|First flight on.||1946.|
|Retired on.||1972 (Canada), but many are still in civilian use across the Western World.|
|Major contractor(s).||De Havilland Aircraft Company Limited.|
|Dose it use nukes or cruse missiles.||No.|
|Fight ceiling.||15,800 ft (5200 m).|
|Top speed.||120 kn, 138 mph at sea level (140 mph is also given) (222 km/h).|
|Range.||225 NM (445 km).|
|Crew, including instructor(s).||1 student & 1 instructor.|
|Rate of climb.||900 ft/min (274 m/min).|
|Links.||https://en.wikipedia.org/wiki/De_Havilland_Canada_DHC-1_Chipmunk, https://www.aopa.org/news-and-media/all-news/2003/june/pilot/de-havilland-dhc-1-chipmunk, http://www.vikingair.com/viking-aircraft/dhc-1-chipmunk, https://www.flightglobal.com/pdfarchive/view/1946/1946%20-%201203.html, http://military.wikia.com/wiki/De_Havilland_Canada_DHC-1_Chipmunk, https://www.flightglobal.com/pdfarchive/view/1960/1960%20-%201085.html and|
Development and designed criteria
The Chipmunk was designed to succeed the de Havilland Tiger Moth biplane trainer that was widely used during the Second World War. Wsiewołod Jakimiuk, a Polish prewar engineer, created the first indigenous design of the aircraft at de Havilland Aircraft of Canada Ltd. It is an all-metal, low wing, tandem two-place, single-engined aircraft with a conventional tailwheel landing gear and fabric-covered control surfaces. The wing is also fabric-covered aft of the spar. A clear perspex canopy covers the pilot/student (front) and instructor/passenger (rear) positions. CF-DIO-X, the Chipmunk prototype, flew for the first time at Downsview, Toronto on 22 May 1946 with Pat Fillingham, test pilot from the parent de Havilland company, at the controls. The production version of the Chipmunk was powered by a 145 hp (108 kW) inline de Havilland Gipsy Major 8 engine while the prototype was powered by a 145 hp (108 kW) de Havilland Gipsy Major 1C.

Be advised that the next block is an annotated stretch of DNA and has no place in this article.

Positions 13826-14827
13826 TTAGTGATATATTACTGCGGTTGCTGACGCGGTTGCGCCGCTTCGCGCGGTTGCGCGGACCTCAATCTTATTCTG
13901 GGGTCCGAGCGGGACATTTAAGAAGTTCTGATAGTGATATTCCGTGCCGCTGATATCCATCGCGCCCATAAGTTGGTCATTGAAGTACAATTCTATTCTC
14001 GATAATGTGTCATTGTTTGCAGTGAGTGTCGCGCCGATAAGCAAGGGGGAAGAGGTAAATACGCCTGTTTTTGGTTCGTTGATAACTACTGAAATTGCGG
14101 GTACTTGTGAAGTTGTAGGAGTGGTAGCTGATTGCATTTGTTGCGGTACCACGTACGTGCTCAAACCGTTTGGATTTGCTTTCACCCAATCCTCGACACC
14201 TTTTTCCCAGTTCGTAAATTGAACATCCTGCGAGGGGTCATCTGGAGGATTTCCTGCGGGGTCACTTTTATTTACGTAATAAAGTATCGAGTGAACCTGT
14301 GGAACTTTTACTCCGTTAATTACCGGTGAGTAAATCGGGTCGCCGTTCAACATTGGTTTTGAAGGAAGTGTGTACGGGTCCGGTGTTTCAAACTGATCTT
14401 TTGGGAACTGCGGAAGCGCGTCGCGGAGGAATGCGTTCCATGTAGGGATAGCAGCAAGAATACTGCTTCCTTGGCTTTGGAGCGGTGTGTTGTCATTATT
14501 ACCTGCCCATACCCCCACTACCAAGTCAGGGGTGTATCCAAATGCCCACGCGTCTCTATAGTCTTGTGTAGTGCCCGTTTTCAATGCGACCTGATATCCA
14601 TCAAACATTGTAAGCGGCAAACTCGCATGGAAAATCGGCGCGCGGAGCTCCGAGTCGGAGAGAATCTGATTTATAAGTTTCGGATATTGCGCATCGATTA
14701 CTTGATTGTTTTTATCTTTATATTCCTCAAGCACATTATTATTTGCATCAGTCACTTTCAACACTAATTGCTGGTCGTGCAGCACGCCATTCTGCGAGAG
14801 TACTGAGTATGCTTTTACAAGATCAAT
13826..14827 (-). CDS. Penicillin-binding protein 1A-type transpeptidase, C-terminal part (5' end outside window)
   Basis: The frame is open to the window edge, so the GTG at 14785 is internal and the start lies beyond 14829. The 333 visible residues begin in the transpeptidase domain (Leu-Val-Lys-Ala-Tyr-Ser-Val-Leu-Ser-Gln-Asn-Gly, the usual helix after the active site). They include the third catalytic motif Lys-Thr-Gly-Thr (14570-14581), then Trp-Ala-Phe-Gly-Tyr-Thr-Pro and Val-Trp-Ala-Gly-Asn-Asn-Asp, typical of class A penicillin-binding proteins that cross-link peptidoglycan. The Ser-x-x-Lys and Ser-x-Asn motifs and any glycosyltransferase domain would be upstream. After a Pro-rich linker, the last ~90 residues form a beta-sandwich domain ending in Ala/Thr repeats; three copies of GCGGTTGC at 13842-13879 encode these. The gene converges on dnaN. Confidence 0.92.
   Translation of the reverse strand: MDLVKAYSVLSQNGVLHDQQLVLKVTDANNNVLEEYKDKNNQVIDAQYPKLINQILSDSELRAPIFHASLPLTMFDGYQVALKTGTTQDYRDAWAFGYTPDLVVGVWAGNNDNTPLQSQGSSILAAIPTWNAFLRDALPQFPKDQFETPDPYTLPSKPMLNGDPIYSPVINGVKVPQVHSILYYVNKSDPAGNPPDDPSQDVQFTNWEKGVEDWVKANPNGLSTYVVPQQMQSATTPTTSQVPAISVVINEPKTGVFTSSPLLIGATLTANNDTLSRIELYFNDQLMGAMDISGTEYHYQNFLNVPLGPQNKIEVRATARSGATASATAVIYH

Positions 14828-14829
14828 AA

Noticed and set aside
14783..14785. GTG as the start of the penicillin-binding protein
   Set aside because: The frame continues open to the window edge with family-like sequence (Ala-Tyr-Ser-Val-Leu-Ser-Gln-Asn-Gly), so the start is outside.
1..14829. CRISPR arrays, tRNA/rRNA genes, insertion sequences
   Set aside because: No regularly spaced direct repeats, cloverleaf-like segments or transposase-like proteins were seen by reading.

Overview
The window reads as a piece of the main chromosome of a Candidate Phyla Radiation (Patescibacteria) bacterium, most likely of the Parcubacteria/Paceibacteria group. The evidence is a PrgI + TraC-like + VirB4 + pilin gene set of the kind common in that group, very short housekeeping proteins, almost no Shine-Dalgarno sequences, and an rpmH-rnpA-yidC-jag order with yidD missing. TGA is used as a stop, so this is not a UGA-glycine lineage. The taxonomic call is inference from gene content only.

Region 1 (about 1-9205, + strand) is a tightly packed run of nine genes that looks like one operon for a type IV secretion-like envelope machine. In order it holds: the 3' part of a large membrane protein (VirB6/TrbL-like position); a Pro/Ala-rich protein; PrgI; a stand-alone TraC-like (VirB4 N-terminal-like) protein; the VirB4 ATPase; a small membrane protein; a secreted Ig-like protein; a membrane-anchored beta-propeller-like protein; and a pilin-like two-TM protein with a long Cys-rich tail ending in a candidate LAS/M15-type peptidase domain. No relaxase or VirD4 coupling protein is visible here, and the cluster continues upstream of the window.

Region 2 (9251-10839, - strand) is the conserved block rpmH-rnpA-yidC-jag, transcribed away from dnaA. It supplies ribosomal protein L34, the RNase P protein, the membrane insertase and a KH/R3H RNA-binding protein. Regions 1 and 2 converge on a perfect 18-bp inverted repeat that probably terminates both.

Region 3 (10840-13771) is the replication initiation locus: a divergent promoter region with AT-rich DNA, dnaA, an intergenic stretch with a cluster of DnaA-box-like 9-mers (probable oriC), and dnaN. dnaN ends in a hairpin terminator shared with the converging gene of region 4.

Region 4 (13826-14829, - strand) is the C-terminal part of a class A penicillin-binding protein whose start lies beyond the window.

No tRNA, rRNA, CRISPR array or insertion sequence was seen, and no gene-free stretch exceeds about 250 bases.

Three Chipmunk aircraft serial numbers 1, 10 and 11, were evaluated by the Aeroplane and Armament Experimental Establishment (A&AEE) at RAF Boscombe Down. As a result, the fully aerobatic Chipmunk was ordered as an ab initio trainer for the Royal Air Force (Prince Philip took his first flying lesson in one in 1952). The Royal Canadian Air Force also adopted the Chipmunk as their primary trainer.
British-built and early Canadian-built Chipmunks are notably different from the later Canadian-built RCAF/Lebanese versions. The later Canadian-built aircraft have a bubble canopy, while early Canadian, and all Portuguese and British examples have the multi-panelled sliding canopy, the rearmost panels of which are bulged for better instructor visibility.
From the 1950s onward, the Chipmunk also became a popular civilian aircraft, being used for training, aerobatics and crop spraying. Most civilian aircraft are ex-military.
A cabin development of the Chipmunk with side-by-side seating was designed as the DHC-2, but not built.
In the early 1960s the Royal Canadian Air Force’s standard elementary training aircraft was the de Havilland DHC-1 Chipmunk. Flight instruction was then completed by student pilots on the DHC-1 before they progressed to the then-brand-new Canadair CT-114 Tutor jet trainer. It was considered easy enough to fly with out a earler initial trainer, but student airmen disagreed, so the Beechcraft CT-134 Musketeer was built.
Popular modern civilian usage
Today it is in common civilian usage. The Chipmunk remains popular with specialized flying clubs and is also operated by many private individuals located in many countries worldwide.